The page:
Studies by Anderson and Cavallaro (2002) as well as Giroux (1997), Gerbner (1993) and Signeneli (2001) all found commonalities in children’s heroes and how they transform as they age. For children, the image of a hero actually changes as they age. From the time that they are very young, children focus on those whom they see daily as influences of heroes. This includes parents, teachers, siblings and other children at school. As they grow older, they can no longer be as sheltered and they begin to expand their world through reading different types of literature and watching television and movies. At this point children begin to question the authority of parents and other adults, and they begin to see peers and generational figures in the media as their heroes or role models. Moving in to the age of older teens, children are more likely to choose those who can think for themselves and who embody their own ideals. Think of the “popular kids” in school, and how these personalities are portrayed in media. As children move out of the pre-teen phase and in to adulthood, the cycle of heroes comes full circle and they begin to exhibit a greater appreciation for family heroes by placing more value on those in their lives that worked hard and made great sacrifices. This is similar to our discussion of sacrifices at the end of the course. All heroes must sacrifice, particularly those who often do not chose their path of heroism. But like children, these are the figures we value most as heroes as we age, because we understand the sacrifices that life requires.

Film: Disney Films in Context

Disney films are some of the most common films across all generations of moviegoers. We have all grown up with these films, as have our parents, and though the stories have altered some, particularly in the image they portray of our female characters the stories for the most part have all been adapted by old stories passed through the generations—our favorite bedtime stories. What is interesting about Disney films is that they often follow the same path. The hero with lots of money, from the well-to-do background or at least a perceived well-to-do background, who saves the female who was too weak to get out of her situation on her own. Over time, beginning back during the women’s movement, Disney movies began to alter and present a stronger female image, particularly with their newest films Tangled and The Princess and the Frog, where the typical “hero” is more flawed and the female role is stronger.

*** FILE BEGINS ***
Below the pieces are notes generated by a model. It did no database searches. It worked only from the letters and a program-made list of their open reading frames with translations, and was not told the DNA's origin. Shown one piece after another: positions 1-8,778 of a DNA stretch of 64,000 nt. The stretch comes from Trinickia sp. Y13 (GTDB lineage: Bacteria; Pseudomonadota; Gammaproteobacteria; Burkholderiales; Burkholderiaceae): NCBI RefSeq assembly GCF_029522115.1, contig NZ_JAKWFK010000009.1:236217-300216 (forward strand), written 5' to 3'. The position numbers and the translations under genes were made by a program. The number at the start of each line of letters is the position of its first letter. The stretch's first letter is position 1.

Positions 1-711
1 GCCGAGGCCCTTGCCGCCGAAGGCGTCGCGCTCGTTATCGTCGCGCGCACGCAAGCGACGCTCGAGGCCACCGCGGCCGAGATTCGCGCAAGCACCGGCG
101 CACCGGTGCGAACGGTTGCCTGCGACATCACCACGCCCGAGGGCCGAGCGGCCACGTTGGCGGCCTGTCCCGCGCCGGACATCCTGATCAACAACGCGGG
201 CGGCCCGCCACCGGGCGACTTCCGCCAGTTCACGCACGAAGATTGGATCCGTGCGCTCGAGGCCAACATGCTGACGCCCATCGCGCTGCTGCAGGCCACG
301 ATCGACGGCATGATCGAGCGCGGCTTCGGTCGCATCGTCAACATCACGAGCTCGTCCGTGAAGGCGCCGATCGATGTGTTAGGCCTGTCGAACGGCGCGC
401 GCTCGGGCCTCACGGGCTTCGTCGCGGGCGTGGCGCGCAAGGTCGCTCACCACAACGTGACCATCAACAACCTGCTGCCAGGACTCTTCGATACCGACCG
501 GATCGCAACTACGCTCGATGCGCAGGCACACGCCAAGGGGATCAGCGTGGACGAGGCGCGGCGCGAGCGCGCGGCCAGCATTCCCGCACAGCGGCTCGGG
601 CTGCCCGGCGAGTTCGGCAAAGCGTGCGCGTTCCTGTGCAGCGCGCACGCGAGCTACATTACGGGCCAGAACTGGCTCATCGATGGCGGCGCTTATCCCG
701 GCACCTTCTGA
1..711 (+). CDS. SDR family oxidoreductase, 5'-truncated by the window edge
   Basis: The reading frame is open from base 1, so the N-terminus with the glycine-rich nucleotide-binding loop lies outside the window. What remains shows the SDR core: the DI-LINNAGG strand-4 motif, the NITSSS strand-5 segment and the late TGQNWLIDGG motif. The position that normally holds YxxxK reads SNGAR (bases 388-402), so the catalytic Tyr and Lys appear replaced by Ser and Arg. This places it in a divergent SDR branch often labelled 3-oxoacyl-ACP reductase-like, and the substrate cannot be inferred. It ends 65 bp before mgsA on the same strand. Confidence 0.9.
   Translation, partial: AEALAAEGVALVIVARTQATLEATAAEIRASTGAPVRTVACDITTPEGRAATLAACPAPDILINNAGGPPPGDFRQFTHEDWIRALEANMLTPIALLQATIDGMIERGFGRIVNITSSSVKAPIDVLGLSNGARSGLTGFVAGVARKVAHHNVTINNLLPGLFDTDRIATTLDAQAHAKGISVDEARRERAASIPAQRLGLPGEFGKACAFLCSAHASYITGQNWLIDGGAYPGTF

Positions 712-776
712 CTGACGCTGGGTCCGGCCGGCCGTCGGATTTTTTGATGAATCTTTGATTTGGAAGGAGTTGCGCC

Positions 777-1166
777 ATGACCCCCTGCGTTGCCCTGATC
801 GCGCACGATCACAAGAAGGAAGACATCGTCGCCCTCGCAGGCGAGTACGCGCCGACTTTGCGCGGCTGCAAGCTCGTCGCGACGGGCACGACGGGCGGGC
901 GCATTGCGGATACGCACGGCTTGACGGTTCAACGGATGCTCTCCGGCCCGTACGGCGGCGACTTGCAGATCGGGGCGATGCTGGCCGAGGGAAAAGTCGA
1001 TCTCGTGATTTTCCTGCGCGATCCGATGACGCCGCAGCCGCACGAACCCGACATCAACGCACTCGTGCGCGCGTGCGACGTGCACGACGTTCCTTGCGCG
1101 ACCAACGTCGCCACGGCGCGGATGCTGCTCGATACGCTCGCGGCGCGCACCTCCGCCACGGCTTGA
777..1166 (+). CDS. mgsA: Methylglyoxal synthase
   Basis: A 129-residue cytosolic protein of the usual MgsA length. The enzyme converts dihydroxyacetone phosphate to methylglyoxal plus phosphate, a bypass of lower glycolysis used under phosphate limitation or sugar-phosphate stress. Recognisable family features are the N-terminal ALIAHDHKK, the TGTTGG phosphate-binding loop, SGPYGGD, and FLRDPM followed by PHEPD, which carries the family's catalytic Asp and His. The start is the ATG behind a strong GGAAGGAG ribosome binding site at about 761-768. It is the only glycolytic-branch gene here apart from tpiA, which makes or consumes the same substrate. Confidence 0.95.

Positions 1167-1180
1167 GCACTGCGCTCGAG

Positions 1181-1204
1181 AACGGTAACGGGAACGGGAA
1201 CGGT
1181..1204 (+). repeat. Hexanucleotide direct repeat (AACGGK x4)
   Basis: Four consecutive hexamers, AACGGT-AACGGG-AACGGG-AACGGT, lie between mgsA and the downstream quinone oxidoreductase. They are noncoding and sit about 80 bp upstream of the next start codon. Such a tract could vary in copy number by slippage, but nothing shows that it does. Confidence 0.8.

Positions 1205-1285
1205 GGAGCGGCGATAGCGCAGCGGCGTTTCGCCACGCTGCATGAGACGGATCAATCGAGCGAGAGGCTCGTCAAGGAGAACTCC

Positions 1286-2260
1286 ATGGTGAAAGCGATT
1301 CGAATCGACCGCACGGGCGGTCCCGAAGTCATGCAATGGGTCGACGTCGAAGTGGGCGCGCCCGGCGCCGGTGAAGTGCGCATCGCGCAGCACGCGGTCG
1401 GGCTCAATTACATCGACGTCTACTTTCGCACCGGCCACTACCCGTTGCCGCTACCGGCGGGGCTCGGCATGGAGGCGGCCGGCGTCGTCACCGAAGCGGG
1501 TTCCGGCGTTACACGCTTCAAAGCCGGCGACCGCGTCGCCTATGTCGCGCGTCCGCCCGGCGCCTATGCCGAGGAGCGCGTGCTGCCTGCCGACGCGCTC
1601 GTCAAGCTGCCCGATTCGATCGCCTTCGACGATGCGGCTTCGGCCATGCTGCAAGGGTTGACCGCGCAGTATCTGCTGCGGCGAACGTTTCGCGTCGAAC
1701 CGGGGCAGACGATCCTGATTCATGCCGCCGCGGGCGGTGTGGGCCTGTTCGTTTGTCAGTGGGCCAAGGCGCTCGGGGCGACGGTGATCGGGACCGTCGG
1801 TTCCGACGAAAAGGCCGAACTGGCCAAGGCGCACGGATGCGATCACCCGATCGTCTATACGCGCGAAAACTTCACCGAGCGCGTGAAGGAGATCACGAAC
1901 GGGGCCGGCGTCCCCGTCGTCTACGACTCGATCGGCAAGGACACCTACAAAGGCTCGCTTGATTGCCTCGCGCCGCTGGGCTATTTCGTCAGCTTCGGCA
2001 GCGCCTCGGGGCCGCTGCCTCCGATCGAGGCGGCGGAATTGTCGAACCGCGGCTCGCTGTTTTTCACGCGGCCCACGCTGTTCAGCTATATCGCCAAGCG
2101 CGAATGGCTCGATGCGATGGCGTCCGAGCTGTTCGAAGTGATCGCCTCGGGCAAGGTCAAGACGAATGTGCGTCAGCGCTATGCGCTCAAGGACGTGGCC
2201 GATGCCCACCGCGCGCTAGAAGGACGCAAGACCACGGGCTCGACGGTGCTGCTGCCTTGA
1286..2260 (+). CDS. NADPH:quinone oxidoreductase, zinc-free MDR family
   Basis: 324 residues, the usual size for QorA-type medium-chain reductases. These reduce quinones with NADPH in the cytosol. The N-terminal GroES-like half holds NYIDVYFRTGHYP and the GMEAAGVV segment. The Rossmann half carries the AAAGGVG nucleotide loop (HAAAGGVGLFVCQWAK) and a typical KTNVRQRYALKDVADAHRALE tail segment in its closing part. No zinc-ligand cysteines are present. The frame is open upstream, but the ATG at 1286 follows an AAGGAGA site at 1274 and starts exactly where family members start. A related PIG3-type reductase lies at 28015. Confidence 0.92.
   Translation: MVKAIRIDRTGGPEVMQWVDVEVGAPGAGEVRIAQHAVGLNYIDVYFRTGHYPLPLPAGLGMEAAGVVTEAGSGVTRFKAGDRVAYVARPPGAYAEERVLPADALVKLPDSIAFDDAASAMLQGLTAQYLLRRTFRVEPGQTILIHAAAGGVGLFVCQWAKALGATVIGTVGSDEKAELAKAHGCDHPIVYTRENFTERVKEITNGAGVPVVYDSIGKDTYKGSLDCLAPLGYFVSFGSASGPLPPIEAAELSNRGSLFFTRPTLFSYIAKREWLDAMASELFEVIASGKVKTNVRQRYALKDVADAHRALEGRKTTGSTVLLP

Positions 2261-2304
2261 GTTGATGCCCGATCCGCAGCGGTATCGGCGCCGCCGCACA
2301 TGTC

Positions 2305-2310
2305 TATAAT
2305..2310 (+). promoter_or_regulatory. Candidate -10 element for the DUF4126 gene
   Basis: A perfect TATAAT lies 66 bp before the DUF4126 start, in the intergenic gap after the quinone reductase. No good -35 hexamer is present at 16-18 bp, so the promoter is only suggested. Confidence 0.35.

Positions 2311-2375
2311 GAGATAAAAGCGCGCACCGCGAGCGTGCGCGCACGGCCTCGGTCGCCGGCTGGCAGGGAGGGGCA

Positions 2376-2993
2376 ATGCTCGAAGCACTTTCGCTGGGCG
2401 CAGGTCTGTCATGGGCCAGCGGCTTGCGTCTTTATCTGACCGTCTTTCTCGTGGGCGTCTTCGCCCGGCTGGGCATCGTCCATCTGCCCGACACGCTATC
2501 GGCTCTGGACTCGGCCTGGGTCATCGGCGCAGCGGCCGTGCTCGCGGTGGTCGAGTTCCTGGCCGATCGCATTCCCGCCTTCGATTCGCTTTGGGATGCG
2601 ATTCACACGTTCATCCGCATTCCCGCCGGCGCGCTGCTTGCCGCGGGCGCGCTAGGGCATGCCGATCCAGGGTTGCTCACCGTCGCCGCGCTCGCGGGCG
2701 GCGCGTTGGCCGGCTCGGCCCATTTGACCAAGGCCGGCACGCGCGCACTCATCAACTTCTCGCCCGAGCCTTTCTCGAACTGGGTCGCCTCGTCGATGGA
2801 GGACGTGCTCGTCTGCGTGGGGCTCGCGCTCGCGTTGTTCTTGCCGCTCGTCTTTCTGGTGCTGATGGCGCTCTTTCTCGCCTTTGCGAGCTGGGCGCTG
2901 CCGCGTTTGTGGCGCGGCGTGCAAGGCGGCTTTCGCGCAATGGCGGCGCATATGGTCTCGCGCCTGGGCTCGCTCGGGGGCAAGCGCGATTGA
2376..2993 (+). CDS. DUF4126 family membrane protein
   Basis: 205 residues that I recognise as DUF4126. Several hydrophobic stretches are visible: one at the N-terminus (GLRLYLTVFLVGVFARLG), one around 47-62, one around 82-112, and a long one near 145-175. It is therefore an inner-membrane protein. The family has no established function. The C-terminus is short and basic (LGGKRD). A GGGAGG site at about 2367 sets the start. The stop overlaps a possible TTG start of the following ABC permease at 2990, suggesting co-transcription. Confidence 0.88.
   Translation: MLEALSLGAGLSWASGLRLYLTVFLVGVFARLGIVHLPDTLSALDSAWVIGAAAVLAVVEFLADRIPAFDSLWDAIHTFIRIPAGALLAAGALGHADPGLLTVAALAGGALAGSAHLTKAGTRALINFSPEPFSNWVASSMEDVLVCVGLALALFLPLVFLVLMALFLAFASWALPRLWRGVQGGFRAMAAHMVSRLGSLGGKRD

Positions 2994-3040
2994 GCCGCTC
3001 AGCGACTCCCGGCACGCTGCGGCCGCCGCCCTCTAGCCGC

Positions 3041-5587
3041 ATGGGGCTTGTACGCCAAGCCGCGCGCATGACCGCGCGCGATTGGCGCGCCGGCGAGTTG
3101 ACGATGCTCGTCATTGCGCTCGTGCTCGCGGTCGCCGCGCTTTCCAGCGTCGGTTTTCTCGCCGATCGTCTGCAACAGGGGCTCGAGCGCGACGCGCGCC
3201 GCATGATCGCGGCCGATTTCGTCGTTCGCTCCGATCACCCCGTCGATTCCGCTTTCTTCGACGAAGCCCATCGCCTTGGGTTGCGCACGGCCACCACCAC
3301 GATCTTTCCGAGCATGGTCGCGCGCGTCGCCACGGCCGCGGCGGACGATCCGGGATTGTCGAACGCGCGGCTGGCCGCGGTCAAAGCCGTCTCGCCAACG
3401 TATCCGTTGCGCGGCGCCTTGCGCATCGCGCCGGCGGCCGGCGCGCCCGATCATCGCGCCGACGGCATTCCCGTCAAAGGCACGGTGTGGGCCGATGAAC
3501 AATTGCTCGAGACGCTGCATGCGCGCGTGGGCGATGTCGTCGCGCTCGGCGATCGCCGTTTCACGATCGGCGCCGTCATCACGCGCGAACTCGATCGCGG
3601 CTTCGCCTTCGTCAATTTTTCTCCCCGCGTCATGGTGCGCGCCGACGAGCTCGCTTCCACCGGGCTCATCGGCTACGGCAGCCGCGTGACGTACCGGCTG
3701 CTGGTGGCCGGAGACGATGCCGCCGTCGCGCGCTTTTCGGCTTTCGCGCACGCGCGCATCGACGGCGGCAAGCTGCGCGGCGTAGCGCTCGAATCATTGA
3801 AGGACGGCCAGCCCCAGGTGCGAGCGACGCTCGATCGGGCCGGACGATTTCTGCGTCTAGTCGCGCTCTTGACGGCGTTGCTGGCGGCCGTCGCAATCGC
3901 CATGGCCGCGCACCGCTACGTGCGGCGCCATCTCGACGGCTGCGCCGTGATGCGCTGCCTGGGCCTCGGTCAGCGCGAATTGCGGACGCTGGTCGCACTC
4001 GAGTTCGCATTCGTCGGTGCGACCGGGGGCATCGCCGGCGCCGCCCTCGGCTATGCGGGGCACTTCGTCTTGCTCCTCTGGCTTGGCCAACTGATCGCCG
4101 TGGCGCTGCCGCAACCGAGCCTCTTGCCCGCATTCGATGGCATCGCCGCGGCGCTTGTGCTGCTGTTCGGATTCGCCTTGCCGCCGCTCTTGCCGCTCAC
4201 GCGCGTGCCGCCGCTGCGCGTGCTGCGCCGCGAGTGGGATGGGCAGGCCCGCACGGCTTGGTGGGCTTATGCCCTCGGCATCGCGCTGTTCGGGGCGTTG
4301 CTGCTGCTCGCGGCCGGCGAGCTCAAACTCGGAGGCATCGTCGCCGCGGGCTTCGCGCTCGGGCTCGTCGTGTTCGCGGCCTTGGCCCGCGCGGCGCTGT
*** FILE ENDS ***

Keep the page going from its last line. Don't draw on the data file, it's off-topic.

In contrast, however, many Disney villains remain stereotyped. Henry Giroux (1997) analyzed several Disney films and found that the villains were commonly stereotyped, while the heroes were not. Take for example Aladdin. Aladdin, the hero, was drawn in light skin, with European features and had no accent. The Villains in Aladdin, however, appear with beards, sinister eyes, large noses, accents, and swords. Another example is Pocahontas, who in real life was a dark Native American girl, but in the Disney film she is portrayed with brown skinned and has a Barbie like, hour glass figure.

Another interesting study about children’s film was Gerbner (1993). In this study, when looking at villains and heroes it was found that bad characters were punished 59% of the time in children’s shows. In comparison, good characters who engage in bad behavior were only punished 18% of the time. This is similar to our discussion of anti-heroes. In our other discussions of heroes, anti-heroes were the characters we struggle with because we see that they are flawed in some way and sometimes choose wrong over good, but we justify their “wrong” or “evil” actions if only because “a little bit of evil, brings about good”.


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A witch named Gothel witnesses a drop of sun fall onto a plant. She visits that plant every year and uses to keep her young. One day, the queen, who is pregnant, and desperately needs medicine. Gothel tries to hide the plant, but soldiers find it and take it to the queen who eats it and is healed. When her baby Rapunzel is born, she has this beautiful radiant gold hair. That same night, Gothel sneaks into the tower and steals Rapunzel.